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Spacehunter: Adventures in the Forbidden Zone


By Tom BakerPublished 4 months ago Updated 4 months ago 3 min read
Ernie Hudson, Peter Strauss, and Molly Ringwald in "Spacehunter" (1983)

Spacehunter: Adventures in the Forbidden Zone, is a film I well remember from childhood. At the Community Rec Center at Fort Clayton in Central America, Panama, area of the Canal Zone, they played it on an old-fashioned projection TV. It's the only other film I can remember seeing there, besides this thing with Abbot and Costello or Laurel and Hardy as pirates. I can't remember which it was.

Molly Ringwald was pretty hot the following year. She starred in teenybopper 1980s cult angst shlock-o-drama The Breakfast Club. Before she did that, she did this film, which is like a comic book one-shot about a space cowboy whose name I can't remember who comes down to this Mad Max Road Warrior desert planet that is probably somewhere in California, to rescue three intergalactic sex kittens who flew a rescue ship there after their space station went kablooey floating above some styrofoam asteroids while being manipulated against a piece of black velvet with a light shining behind it and pinholes pushed through it (okay the special effects aren't that bad; primitive, but serviceable for the era).

Space Cowboy Peter Strauss ("Wolff", or the OTHER Han Solo) is a maverick, Western-style "lone wolf comic book laser gunslinger, and he and his cyborg old lady come down to the planet and fight some post-apocalyptic desert mutants, and then she gets turned into cyborg goop on the ground, and he drives on and meets up with Miss Ringwald, who is a cute, perky, clueless, somewhat shrill desert "scab," who says things like, "I don't eat dogs, scabs eat dogs," and "what type of brain think were you using?" The viewer may, after thinking long and hard about it, find it a little strange that the producers decided to have an underage girl be the plucky, spunky sidekick of an adult male. I don't suppose there is anything felonious going on here, though.


So then they meet up with Ernie Hudson from Ghostbusters, a black dude that came straight from the Lando Calrissian school of not liking the White Space Cowboy antihero on account that they knew each other in some murky way in the past, and are now old friendly sparring partners. The trio go off, and have random encounters with weirdie space opera nuclear mutants, including underwater Amazons, and then make it to the place where bad guy Overdog (played by bad sci-fi 1980s cult movie actor, Michael Ironside, who was in Scanners and V most famously) is moved around from the ceiling while sitting on some suspended hydraulic chair.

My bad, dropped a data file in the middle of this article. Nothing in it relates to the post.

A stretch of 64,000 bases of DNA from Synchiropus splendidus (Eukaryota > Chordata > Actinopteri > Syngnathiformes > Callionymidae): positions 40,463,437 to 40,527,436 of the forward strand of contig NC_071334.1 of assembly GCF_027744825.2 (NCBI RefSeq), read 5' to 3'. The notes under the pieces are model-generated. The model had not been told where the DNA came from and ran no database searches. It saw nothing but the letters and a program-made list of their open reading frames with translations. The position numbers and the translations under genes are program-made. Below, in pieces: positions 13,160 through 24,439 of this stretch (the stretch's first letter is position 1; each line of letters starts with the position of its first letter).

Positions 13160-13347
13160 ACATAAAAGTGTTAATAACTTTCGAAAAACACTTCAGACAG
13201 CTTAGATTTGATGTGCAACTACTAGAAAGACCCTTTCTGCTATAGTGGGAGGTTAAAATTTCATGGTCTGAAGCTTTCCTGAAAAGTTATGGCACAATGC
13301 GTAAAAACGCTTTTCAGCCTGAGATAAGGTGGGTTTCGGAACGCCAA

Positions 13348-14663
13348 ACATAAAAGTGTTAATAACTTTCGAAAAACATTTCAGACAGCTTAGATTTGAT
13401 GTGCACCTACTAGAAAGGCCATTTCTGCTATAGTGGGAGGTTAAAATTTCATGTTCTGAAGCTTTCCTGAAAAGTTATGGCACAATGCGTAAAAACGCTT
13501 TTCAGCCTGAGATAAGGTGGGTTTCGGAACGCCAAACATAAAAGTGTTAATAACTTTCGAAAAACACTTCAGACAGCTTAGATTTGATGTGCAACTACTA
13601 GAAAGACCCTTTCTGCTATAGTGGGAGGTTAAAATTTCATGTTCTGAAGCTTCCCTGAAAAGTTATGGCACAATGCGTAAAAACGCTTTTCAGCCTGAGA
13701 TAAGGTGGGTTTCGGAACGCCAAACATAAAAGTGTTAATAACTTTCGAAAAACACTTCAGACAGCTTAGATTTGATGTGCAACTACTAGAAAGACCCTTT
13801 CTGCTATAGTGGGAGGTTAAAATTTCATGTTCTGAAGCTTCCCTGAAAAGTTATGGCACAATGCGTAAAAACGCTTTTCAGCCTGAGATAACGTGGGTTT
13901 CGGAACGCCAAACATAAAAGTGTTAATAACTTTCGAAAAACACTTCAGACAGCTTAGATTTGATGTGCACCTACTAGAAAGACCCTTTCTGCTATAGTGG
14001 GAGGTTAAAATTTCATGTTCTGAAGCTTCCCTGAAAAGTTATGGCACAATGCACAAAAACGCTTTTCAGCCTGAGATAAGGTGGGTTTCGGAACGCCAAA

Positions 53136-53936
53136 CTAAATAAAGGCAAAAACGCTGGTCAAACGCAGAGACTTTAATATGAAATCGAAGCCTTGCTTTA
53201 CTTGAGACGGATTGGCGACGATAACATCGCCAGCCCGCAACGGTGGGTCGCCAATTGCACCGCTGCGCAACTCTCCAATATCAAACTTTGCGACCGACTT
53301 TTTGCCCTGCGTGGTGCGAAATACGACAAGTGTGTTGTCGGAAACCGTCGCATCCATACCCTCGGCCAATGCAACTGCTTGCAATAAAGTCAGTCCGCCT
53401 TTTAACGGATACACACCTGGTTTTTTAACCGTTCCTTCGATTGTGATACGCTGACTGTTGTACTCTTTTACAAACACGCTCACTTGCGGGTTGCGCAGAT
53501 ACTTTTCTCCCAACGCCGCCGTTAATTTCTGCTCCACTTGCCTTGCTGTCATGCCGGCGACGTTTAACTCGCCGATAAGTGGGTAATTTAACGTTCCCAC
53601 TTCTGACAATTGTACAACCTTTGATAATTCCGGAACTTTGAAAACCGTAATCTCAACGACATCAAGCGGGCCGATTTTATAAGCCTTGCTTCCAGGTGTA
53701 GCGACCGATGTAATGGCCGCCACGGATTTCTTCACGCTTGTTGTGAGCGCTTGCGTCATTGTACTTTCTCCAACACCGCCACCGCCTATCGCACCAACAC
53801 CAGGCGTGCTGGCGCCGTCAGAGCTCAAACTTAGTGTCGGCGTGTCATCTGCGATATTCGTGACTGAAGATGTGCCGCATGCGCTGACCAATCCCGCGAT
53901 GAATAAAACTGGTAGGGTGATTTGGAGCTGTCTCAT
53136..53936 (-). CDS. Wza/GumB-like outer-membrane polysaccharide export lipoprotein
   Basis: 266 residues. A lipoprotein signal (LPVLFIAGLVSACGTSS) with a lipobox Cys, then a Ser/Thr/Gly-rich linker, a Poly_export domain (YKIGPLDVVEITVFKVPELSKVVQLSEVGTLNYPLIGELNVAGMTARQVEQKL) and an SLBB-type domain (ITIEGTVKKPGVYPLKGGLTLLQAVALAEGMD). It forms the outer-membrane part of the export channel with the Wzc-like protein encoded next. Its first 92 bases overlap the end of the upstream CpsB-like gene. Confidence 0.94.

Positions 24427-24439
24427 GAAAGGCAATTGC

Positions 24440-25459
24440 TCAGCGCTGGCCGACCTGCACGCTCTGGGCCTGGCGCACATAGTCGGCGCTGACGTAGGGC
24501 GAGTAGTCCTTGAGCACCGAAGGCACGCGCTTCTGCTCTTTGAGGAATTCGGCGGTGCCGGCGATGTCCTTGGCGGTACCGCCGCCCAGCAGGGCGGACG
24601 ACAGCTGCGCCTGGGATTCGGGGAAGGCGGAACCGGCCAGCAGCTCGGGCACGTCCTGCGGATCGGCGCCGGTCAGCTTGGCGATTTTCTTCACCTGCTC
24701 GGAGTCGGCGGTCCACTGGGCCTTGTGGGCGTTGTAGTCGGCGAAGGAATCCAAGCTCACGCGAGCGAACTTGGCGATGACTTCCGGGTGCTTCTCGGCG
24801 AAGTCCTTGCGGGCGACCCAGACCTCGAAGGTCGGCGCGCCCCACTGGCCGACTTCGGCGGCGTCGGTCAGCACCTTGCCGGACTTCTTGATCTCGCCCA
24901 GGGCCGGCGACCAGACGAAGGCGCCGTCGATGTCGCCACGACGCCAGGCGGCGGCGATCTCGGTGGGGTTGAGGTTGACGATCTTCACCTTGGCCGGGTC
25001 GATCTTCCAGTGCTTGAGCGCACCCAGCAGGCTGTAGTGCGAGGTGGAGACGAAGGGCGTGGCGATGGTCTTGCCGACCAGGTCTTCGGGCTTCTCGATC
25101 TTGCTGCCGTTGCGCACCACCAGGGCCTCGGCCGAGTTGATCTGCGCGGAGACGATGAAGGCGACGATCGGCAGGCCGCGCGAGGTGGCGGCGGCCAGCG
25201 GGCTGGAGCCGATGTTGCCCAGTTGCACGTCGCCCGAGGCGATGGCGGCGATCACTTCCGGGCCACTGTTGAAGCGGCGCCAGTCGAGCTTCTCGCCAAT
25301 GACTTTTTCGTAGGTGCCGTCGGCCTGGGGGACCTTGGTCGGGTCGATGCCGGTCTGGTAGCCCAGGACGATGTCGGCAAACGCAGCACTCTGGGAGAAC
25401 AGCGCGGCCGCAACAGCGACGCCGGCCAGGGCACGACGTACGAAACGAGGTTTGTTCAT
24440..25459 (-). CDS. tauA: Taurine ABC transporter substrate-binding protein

Overdog has a bald head, bad teeth, pale, mutant skin, and two huge robot pincers for hands, which sort of look like those claws in those old arcade games where the player tried to get the thing to grasp onto some cheap toy; they make him look as if he should try out to be a backup guitarist for Gwar.

He also has a "Fusion Tube," which is like a long tunnel with styrofoam rocks and Eighties neon tubing that does something like drain your soul, or your power supply, or some such.

Anyway, all's well that ends well. Molly Ringwald and the Space Cowboy go off together, which is sweet I suppose, but may also interest the intergalactic District Attorney.

Did I mention this movie was originally in 3D? Nice opportunistic shots of twisted, Torquemada-style space hypodermics and the like come shooting out of the screen, at a viewer expected to wear those ridiculous glasses.

Nothing heavy here, Spacehunter is an old-fashioned Saturday Matinee, a space opera comic book for the Eighties, much like The Dungeonmaster, Masters of the Universe, Metalstorm, The Last Starfighter, etc. Roll 1d6 for initiative and call me later. Just don't feed me dog, or call me a "scab," okay?

Spacehunter 3D (1983) Original Theatrical Trailer

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About the Creator

Tom Baker

Author of Haunted Indianapolis, Indiana Ghost Folklore, Midwest Maniacs, Midwest UFOs and Beyond, Scary Urban Legends, 50 Famous Fables and Folk Tales, and Notorious Crimes of the Upper Midwest.: http://tombakerbooks.weebly.com

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